The woman reaches out and puts her hand to his chest and seems to absorb the green power.  She can sense that it is the power of will.  Sarolis reaches out to her and soon he passes and the ring flies out to find another to bear the Green Lantern power.

Witnessing this from a hidden place is the Sinestro Corps soldier who inflicted the mortal wounds to the Green Lantern.  The tribe sees him and he fires upon them with his yellow energy.  The woman’s staff absorbs it and she uses the yellow fear against him and he flies off into space filled with the fear he once instilled in others.

Alone once more the tribe continues on with their travels through the dark desert.


Saint Walker – 5/5
Geoff Johns wrote an excellent origin for this character.  His pain and struggle that lead up to him receiving the power of Hope works well for the character and I really want to see more involving him and the other members of his corps.

Mongol – 4/5

While I liked the story it wasn’t one I really needed to see.  Mongol is a villain from the Superman books and his rise to power after his father died has been well documented.  It does give us a little insight into his childhood but it’s not anything new for readers who know the character.  Peter J. Tomasi does well in it’s telling though as he keeps it simple.

Indigo – 4/5

Geoff Johns gives us a look into the Indigo Tribe that leaves us with more questions than answers.  The fact that the Tribe doesn’t speak in a language we understand makes it hard to review the story.  I don’t really know what they are doing in this tale but it makes me want to see more of them and I guess that’s the point of this book.


Saint Walker – 5/5

Jerry Ordway brings this story to life.  His art shows us the emotions of these characters perfectly even though they don’t have normal human features.  I feel the heat of the planet with the way he has drawn the people as they make their way up the mountain.  I truly dug it.

Mongul – 5/5

While I dig artists who go into every little detail I really love artists who are able to be very simple without watering down the world we are trying to see.  Chris Samnee does this very well with this story.  I dug the art and would like to see more from this guy.  It’s a simple but powerful style he is rocking that I dig.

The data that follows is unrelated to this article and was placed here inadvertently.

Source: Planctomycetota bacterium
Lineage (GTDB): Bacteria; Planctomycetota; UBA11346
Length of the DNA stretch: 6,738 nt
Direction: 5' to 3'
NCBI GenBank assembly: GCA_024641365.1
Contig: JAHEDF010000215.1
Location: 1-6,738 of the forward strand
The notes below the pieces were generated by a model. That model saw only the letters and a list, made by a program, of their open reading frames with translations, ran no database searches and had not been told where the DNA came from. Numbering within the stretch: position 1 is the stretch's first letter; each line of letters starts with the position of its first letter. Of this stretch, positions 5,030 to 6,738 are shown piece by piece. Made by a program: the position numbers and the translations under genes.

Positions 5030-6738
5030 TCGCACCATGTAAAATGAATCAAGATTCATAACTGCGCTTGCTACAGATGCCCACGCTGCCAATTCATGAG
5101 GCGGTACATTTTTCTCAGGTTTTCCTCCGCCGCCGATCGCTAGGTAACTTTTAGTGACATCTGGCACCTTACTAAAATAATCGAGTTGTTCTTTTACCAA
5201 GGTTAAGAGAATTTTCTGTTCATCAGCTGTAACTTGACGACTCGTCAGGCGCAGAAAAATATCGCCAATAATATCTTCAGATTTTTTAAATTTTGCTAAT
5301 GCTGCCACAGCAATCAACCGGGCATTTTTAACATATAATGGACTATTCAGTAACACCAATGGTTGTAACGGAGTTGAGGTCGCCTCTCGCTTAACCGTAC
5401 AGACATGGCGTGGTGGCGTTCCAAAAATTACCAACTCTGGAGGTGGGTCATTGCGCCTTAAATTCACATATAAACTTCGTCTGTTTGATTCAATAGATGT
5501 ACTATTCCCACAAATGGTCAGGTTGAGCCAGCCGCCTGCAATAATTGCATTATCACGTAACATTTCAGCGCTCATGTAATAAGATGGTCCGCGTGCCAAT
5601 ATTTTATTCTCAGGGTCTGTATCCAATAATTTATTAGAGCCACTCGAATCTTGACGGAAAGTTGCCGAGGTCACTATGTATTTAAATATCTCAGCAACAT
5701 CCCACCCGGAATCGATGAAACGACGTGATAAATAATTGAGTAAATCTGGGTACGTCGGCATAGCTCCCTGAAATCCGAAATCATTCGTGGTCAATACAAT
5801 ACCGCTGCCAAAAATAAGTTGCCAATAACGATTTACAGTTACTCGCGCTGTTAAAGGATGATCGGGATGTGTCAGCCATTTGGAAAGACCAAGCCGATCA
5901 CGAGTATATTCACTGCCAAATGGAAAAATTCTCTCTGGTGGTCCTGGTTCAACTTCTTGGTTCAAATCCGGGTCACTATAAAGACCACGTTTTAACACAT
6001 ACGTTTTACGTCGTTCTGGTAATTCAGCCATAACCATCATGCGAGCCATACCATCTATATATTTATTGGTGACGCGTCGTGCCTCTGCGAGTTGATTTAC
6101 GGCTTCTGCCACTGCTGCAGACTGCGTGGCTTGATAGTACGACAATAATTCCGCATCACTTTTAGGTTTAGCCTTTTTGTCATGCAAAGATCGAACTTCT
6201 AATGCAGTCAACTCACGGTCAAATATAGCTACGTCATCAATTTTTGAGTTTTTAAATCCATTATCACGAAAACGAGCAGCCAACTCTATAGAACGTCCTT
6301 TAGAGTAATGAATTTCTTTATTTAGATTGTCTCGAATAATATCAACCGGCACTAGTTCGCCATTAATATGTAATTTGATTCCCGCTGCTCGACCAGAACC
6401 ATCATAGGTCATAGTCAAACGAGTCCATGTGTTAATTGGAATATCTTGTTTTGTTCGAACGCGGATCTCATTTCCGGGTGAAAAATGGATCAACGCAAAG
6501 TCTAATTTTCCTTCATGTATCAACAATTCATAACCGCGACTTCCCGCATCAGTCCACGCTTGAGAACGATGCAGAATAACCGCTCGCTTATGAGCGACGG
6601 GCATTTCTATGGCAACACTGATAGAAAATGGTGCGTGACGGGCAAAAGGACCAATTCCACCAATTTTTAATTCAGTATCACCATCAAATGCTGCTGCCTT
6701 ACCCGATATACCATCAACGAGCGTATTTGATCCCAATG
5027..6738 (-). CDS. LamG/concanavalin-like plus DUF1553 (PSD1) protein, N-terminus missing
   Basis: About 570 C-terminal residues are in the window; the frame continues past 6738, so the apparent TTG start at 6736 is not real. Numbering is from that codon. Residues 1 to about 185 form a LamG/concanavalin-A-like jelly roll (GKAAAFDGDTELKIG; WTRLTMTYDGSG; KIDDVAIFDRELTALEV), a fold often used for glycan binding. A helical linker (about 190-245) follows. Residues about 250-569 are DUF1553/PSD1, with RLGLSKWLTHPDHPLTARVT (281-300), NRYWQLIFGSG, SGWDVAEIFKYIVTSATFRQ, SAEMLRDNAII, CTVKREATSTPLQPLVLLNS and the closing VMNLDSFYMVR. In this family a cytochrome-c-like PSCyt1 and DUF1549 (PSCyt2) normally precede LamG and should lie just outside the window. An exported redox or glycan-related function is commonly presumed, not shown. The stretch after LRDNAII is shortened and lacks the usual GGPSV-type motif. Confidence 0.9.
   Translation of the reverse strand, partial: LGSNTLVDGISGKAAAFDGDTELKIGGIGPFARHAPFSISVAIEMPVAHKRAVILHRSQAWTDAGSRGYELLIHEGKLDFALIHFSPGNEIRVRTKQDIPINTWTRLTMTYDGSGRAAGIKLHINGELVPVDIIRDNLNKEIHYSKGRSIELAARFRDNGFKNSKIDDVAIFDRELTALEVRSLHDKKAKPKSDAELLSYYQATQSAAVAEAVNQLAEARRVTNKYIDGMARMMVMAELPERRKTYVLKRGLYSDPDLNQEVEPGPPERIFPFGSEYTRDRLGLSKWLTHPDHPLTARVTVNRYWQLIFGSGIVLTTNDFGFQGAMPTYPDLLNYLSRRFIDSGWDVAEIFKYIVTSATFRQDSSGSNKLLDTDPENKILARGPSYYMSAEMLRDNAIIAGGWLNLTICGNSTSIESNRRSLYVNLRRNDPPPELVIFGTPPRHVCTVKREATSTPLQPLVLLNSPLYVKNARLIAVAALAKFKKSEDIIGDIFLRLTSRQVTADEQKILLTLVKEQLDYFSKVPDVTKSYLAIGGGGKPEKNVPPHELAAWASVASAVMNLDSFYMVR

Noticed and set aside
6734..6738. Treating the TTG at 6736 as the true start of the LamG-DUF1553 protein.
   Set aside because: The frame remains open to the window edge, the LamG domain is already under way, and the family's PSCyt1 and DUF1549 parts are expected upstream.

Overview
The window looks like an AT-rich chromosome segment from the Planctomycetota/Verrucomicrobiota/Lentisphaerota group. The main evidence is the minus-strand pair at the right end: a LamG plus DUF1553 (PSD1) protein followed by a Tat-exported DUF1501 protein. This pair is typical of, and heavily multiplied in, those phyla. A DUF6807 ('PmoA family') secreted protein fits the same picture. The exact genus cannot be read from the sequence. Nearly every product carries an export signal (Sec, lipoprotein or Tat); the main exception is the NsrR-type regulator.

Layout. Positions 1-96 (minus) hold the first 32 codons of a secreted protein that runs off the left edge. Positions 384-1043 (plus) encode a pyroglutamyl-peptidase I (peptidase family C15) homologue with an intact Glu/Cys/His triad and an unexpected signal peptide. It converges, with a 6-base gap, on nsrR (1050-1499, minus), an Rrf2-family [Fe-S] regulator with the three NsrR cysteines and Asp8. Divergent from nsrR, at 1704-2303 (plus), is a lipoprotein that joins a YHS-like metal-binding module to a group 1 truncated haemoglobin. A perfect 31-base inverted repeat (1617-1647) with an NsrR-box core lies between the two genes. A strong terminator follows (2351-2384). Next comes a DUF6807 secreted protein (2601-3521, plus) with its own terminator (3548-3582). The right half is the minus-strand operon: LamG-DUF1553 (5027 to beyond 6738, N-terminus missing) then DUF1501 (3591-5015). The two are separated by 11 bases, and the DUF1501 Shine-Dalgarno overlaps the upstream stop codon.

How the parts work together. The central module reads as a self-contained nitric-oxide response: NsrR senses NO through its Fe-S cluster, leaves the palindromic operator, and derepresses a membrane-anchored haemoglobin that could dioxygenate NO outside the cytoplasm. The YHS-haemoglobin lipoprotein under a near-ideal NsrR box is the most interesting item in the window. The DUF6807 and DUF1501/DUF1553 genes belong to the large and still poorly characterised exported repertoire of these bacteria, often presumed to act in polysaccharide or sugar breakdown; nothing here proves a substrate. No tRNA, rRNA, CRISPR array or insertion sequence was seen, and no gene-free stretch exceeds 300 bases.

Indigo – 5/5

Rags Moralez is given a simple story set in a simple background but he has to have the characters emote in an effective way, as we don’t get one side of the conversation.  He does this perfectly as we can see the pain on the face of Indigo as she interacts with the dying Green Lantern.  This art works perfectly with the weight of this story.


Regular Edition: 5/5

I rate this five out of five when put together as a whole with the other two issues.  When set side by side they have the main characters from each of the Corps doing battle in space.  It’s a sweet image.  Ed Benes and Rob Hunter get the job done.

Variant Edition: 5/5

A simpler image but one I think is pretty sweet.  It shows the hands of the various Corps raised in the air and energy coming from the rings.  I dig it.  Dave Gibbons makes it work.

All in All – It’s a good start to the mini series that will give us a deeper look into the characters that we will be seeing through out the event.  I recommend it to those wanting to be in the know when it comes to the major players.

From the Desk of the Superclerk: Blackest Night #1 Reviewed



Posted by Steve

Jason aka Superclerk on the forums joins the ever-expanding team as a regular reviewer of comics for the site.  Today he brings his reactions to the kickoff of DC’s big event this year, BLACKEST NIGHT.  Spoilers do abound, so if you haven’t read the issue yet and don’t want to know who is joining the Black Lantern Corps from beyond the grave, don’t read the review yet.

And now, from the desk of the the Superclerk:

The Blackest Night has begun…

For over a year we have known of it’s coming.  There were signs ignored.  Pleading from a Guardian of the Universe falling on deaf ears.  War broke out.

blackest_night_1.jpgWith the beginning of the Sinestro Corps war we began a story that has had time to grow and mature in a way we hadn’t seen before.  The DCU was taking its time.

As the war spread we were introduced to the idea of a coming event known as The Blackest Night.  An event that would bring the end of the Green Lanterns and everything they had ever fought for.  An event that the Guardians thought was just a tale for children.  Nothing that bad could ever occur as long as they were watching the vastness of space.  They ignored the signs and pushed forward new laws governing the Green Lantern Corps that did nothing but help the so-called tale become a dark reality.